Most children learn first by sight, thus, educational systems are geared toward sight learning from a young age. However, visually impaired children have the same educational goals as their un-impaired counterparts. The challenges these children face requires some simple adjustments be made the classroom to allow them to reach their scholarly goals. Here are a few techniques we can begin implementing to give these children the greatest possible advantage for their futures.
- A child with vision impairment may have difficulties with the normal seating in the classroom. Adjusting the height and angle of the surface can have a large impact on his/her ability to observe and fully participate. If such a seat is not available, a reading stand may be helpful.
- Children should be placed as near to the front of the class as possible. This allows the child to observe with minimal distractions, be closer to the subject matter, and visible to the teacher should a difficulty arise.
- Work surface space is also a concern, as children with visual impairments frequently have large print books, or braille books, which are usually larger than standard reading material.
Lighting the Learning Space
- Students may also need help managing the glare, which can be visually exhausting. A table cloth may help with their work surface, or they may wear tinted glasses. However, other students might need more light and so a simple reading light may help them tremendously. Light should come from above and over the dominant hand if at all possible.
Chalkboards and Projectors
- A slate chalk board in a classic grey green may be helpful to reduce glare in the classroom. Keeping the board as clean as possible will also help with legibility and contrast. Limited amounts of information should be written on the board at one time. Try and keep writing at the eye level of the children.
- The use of an overhead projector can have an advantage over the chalkboard as writing can be enlarged quickly and projected over a larger area. You are also able to highlight words as needed or project them in a different color.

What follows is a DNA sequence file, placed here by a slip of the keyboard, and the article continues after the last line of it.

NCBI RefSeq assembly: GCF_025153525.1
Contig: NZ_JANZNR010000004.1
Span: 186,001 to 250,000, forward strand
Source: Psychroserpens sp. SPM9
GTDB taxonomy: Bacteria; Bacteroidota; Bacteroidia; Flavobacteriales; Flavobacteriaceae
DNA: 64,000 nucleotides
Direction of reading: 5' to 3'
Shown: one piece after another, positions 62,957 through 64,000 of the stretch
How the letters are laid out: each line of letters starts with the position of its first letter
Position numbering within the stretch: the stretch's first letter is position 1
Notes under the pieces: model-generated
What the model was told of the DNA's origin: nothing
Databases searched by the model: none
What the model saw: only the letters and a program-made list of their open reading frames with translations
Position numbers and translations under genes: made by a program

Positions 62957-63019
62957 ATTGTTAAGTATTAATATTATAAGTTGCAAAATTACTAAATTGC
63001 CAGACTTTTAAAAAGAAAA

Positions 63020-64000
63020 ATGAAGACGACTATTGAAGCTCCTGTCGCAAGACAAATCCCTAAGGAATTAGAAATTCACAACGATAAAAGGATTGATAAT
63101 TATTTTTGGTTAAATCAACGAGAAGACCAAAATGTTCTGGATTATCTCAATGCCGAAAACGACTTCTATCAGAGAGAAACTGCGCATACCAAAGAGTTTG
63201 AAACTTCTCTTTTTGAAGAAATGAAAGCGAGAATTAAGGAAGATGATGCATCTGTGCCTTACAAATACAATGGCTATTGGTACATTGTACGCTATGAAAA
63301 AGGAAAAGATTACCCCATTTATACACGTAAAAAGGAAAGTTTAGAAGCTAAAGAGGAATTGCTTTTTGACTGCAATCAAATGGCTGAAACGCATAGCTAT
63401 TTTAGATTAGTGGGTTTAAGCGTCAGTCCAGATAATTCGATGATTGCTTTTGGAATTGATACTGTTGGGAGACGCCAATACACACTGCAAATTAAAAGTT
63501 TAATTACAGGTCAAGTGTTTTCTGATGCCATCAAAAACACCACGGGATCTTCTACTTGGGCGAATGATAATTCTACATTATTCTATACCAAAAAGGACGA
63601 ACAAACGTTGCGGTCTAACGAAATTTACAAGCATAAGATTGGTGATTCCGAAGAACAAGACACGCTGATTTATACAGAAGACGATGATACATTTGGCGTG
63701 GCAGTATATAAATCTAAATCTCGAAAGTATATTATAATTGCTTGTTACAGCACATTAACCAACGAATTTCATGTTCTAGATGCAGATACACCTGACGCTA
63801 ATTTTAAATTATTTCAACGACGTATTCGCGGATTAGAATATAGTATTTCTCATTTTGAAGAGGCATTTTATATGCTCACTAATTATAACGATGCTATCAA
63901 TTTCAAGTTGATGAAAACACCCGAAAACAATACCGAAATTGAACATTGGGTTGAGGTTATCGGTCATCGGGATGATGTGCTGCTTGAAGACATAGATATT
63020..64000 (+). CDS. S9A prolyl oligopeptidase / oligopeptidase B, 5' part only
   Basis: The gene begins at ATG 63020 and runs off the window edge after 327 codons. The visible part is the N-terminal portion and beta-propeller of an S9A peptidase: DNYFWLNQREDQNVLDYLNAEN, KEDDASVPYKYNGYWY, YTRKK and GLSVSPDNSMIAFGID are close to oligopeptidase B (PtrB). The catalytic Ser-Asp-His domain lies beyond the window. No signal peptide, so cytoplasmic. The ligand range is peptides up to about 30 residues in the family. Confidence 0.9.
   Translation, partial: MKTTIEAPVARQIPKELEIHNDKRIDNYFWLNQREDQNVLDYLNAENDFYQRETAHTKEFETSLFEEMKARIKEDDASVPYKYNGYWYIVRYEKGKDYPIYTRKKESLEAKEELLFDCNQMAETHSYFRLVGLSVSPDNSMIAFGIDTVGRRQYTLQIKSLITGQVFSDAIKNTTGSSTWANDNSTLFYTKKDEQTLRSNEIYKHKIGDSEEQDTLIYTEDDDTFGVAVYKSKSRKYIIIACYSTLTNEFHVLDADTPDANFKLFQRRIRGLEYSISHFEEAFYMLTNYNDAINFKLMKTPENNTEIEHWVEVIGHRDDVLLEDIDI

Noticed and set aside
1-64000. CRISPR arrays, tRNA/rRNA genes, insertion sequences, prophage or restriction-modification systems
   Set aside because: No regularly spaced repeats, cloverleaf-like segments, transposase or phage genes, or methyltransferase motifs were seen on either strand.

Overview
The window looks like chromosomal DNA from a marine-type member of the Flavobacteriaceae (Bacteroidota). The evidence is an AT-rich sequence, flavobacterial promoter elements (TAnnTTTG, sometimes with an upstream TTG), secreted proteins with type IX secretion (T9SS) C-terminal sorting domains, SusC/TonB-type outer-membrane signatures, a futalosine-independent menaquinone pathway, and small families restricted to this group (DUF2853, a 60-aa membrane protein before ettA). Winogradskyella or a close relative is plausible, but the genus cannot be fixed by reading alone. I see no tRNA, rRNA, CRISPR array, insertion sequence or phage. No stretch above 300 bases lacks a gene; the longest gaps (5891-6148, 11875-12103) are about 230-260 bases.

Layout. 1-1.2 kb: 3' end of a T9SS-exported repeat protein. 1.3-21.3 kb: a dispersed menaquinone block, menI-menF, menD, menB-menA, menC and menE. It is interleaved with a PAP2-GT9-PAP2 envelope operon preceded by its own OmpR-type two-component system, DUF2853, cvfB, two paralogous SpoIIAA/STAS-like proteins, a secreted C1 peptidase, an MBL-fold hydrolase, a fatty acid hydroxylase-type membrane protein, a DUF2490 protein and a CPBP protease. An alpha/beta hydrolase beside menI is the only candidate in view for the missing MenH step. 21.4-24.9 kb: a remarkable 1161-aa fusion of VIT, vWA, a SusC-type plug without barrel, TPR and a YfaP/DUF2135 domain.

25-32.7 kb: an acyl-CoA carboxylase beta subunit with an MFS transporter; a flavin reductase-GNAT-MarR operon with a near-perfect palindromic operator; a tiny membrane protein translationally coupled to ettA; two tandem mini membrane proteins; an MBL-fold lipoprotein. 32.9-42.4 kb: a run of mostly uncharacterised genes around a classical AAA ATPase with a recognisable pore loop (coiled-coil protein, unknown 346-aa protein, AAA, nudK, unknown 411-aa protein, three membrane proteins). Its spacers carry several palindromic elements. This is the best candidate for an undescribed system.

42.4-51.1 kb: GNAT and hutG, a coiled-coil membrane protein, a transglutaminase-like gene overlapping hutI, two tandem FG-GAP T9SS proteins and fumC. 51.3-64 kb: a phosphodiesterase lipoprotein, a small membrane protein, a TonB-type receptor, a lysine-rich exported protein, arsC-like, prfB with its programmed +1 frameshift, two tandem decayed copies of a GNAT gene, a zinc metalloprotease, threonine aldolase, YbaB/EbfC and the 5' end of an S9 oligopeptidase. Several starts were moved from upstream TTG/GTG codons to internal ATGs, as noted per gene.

Visual Classroom Displays
- Move displays away from windows as much as possible to reduce the glare. Keep displays touchable and colorful with lots of high contrast color combinations such as purple on yellow. Keeping such items at eye level will also help children interact with them.
- Teaching by using many gestures or other visual cues may not always be seen by lower vision students. It is important not to rely on these methods. The teacher should be sure to use their voice while writing on the boards or communicating. Encourage hands on learning, especially for younger children, by including many kinesthetic and tactile experiences for the children.
- The Teacher may also need specialized educational material for these children. These may not always be easily or readily available and it may be necessary to order them before the school year begins. Adjustments in schedule and classroom layout may also be needed and the teacher needs to be adequately prepared to handle the change in routine in order to help the student feel as much a part of the group as possible.
Identifying children’s visual issues as early as possible is key to ensuring they begin their educational career with the highest level of success. Children with visual disabilities have been proven to be very successful in mainstream classrooms, provided accommodations are made by both teachers and the learning environment. Monterey Bay Eye Center is a leading source for eye treatment and eye examinations, and our experienced eye doctors take a personal approach to each patient. Schedule your child’s consultation today.
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